Begin to ask yourself the reason behind your actions. If you are vaccinated, feel safe, and the establishment allows it, take off your mask with confidence and appreciate what you have missed for so many months. Appreciate all the hard work that our first responders, scientists, and people of America had to go through to get to this point. Begin to bring some rationale to the irrational thoughts that can plague our minds when we have anxiety about a situation.
Cognitive Dissonance is something that comes up so often with all kinds of different choices we have to make on a day-to-day basis. You might experience cognitive dissonance when you don't like your job but have to go to work anyway, when you are on a diet but are craving ice cream, etc.
So, bringing awareness to this idea and 1. changing initial beliefs (people who don't wear masks aren't bad people) 2. adding in new beliefs (we can take our masks off now in a safe way) and/or 3. reduce the importance of that belief (I don't need to care as much what the strangers at Target think of my choices) will help to dissipate the uncomfortable anxiety evoking response (McLeod, 2019).
Overall, it is going to be more and more acceptable to not wear a mask, and it is important to understand your thoughts and feelings around this idea as you decide how you want to behave. If you feel yourself being nervous or anxious to act in a way you believe to be right out of fear of being judged, go through those three options above and get a better understanding of why you might be feeling that way. You will start to gain more confidence in your decisions when you feel like you have more control over them and can make them in a logical way that aligns with your belief, values, AND behaviors.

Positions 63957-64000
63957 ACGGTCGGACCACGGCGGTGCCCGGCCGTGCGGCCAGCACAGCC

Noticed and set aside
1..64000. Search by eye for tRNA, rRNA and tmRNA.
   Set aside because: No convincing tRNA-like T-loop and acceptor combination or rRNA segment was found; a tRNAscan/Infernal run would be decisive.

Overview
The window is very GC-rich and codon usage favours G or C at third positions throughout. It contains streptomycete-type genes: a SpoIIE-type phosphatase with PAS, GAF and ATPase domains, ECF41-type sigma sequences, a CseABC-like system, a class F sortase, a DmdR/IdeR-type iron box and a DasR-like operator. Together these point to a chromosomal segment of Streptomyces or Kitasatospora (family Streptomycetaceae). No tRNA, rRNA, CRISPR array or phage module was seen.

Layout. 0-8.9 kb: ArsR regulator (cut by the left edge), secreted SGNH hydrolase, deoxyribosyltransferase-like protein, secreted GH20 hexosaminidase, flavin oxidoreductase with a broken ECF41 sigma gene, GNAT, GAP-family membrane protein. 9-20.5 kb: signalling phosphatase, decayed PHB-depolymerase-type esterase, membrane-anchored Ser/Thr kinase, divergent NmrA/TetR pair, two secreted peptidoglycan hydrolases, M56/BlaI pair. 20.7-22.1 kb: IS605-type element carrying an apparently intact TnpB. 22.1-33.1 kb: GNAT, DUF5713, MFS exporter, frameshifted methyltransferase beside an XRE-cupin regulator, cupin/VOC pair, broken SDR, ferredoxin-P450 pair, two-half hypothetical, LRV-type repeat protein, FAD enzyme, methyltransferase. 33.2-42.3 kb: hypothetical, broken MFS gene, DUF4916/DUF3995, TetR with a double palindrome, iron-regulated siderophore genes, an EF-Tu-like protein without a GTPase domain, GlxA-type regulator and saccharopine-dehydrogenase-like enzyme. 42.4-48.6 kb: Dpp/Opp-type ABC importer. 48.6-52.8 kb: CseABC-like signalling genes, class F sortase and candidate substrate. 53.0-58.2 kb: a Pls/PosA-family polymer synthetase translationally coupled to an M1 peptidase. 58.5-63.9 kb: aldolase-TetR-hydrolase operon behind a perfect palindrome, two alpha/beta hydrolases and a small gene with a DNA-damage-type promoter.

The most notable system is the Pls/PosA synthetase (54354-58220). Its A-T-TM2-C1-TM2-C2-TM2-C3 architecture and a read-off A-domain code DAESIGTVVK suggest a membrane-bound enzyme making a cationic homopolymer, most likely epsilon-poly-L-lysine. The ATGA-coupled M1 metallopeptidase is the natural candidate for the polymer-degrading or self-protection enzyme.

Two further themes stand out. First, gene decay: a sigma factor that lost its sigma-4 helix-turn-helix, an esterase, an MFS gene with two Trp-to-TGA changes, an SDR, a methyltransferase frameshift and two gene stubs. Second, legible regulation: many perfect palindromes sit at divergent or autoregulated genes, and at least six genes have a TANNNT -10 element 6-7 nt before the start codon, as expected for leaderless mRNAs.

If you have any questions, comments, concerns, or want to know more information please comment below or feel free to email me!
Baron, R. A., Byrne, D., & Suls, J. (1989). Attitudes: Evaluating the social world. Baron et al, Social Psychology. 3rd edn. MA: Allyn and Bacon, 79-101.
Festinger, L. (1957). A Theory of cognitive dissonance. Stanford, CA: Stanford University Press.
McLeod, S. A. (2018, Febuary 05). Cognitive dissonance. Simply Psychology. https://www.simplypsychology.org/cognitive-dissonance.html